MACHIAVELLI\'S VIEW OF HUMAN NATURE



In The Prince Niccolo Machiavelli presents a view of
governing a state that is drastically different from that of
humanists of his time. Machiavelli believes the ruling Prince
should be the sole authority determining every aspect of the
state and put in effect a policy which would serve his best
interests. These interests were gaining, maintaining, and
expanding his political power.1 His understanding of
human nature was a complete contradiction of what humanists
believed and taught. Machiavelli strongly promoted a secular
society and felt morality was not necessary but in fact stood in
the way of an effectively governed principality.2 Though in come
cases Machiavelli\'s suggestions seem harsh and immoral one must
remember that these views were derived out of concern Italy\'s
unstable political condition.3

Though humanists of Machiavelli\'s time believed that an
individual had much to offer to the well being of the state,
Machiavelli was quick to mock human nature. Humanists believed
that "An individual only \'grows to maturity- both intellectually
and morally- through participation\' in the life of the state."4
Machiavelli generally distrusted citizens, stating that "...in
time of adversity, when the state is in need of it\'s citizens
there are few to be found."5 Machiavelli further goes on to
question the loyalty of the citizens and advises the Prince that
"...because men a wretched creatures who would not keep their
word to you, you need keep your word to them."6 However,
Machiavelli did not feel that a Prince should mistreat the
citizens. This suggestion once again to serve the Prince\'s best
interests.

If a prince can not be both feared and loved, Machiavelli
suggests, it would be better for him to be feared bey the
citizens within his own principality. He makes the
generalization that men are, "...ungrateful, fickle, liars, and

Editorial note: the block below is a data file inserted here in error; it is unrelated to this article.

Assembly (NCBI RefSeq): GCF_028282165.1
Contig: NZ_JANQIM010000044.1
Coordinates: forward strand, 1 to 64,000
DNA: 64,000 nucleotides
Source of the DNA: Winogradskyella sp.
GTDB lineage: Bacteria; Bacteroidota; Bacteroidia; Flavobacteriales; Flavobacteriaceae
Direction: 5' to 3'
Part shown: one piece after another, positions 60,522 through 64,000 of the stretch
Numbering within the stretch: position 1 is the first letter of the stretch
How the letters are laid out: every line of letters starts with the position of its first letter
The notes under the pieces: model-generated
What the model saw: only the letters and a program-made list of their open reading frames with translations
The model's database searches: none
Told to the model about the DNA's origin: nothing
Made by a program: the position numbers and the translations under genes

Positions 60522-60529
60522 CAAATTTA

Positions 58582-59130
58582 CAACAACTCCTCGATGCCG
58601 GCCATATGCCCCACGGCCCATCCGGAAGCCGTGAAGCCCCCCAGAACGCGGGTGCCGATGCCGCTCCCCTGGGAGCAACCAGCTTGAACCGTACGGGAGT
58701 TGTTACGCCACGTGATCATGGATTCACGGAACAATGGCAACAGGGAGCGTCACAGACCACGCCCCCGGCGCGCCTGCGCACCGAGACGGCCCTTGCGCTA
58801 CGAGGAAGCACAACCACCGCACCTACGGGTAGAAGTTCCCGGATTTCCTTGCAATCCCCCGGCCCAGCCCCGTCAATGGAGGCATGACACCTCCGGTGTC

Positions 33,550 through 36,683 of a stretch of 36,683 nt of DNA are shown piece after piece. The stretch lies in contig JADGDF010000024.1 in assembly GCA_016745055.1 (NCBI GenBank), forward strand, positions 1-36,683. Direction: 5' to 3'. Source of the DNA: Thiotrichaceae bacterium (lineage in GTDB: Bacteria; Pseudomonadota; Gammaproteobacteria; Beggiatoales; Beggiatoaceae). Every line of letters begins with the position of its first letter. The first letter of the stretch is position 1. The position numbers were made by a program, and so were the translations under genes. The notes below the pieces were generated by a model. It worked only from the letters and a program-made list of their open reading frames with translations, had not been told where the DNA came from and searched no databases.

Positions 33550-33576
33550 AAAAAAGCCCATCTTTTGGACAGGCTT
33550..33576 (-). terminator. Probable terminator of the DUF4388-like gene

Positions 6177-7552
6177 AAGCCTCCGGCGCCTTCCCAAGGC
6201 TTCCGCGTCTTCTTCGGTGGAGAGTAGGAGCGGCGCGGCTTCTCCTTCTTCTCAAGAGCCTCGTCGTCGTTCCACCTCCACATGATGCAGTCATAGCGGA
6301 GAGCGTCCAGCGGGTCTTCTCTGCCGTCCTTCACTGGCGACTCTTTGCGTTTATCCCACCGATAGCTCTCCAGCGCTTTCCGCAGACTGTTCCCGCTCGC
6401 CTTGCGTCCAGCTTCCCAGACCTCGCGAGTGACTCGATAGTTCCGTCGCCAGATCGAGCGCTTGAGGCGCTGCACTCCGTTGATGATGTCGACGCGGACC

deceivers, they shun danger and are greedy for profit; while you
treat them well they are yours."7 He characterizes men as being
self centered and not willing to act in the best interest of the
state,"[and when the prince] is in danger they turn against
[him]."8 Machiavelli reinforces the prince\'s need to be feared
by stating:

Men worry less about doing an injury to one who makes himself
loved than to one who makes himself feared. The bond of love is
one which men, wretched creatures they are, break when it is to
their advantage to do so; but fear is strengthened by a dread of
punishment which is always effective.9

In order to win honor, Machaivelli suggests that a prince
must be readily willing to deceive the citizens. One way is to
"...show his esteem for talent actively encouraging the able and
honouring those who excel in their professions...so that they can
go peaceably about their business."10 By encouraging citizens to
excel at their professions he would also be encouraging them to
"...increase the prosperity of the their state."11 These
measures, though carried out in deception, would bring the prince
honor and trust amongst the citizens, especially those who were
in the best positions to oppose him.

Machiavelli postulates that a prince must also deceive those
who attempt to flatter him. [In] choosing wise men for his
government and allowing those the freedom to speak the truth to
him, and then only concerning matters on which he asks their
opinion, and nothing else. But he should also question them
toughly and listen to what they say; then he should make
up his own mind.12

Since each person will only advice the prince in accord to
his own interests, the prince must act on his own accord.
Machiavelli discourages action to taken otherwise "...since men
will always do badly by [the prince] unless they are forced to be
virtuous."13

Machiavelli actively promoted a secular form of politics.
He laid aside the Medieval conception "of the state as a
necessary creation for humankinds spiritual, material, and social
well-being."14 In such a state,"[a] ruler was justified in his
exercise of political power only if it contributed to the common
good of the people he served, [and] the ethical side of a princes
activity...ought to [be] based on Christian moral
principles...."15 Machiavelli believed a secular form of
government to be a more realistic type. His views were to the
benefit of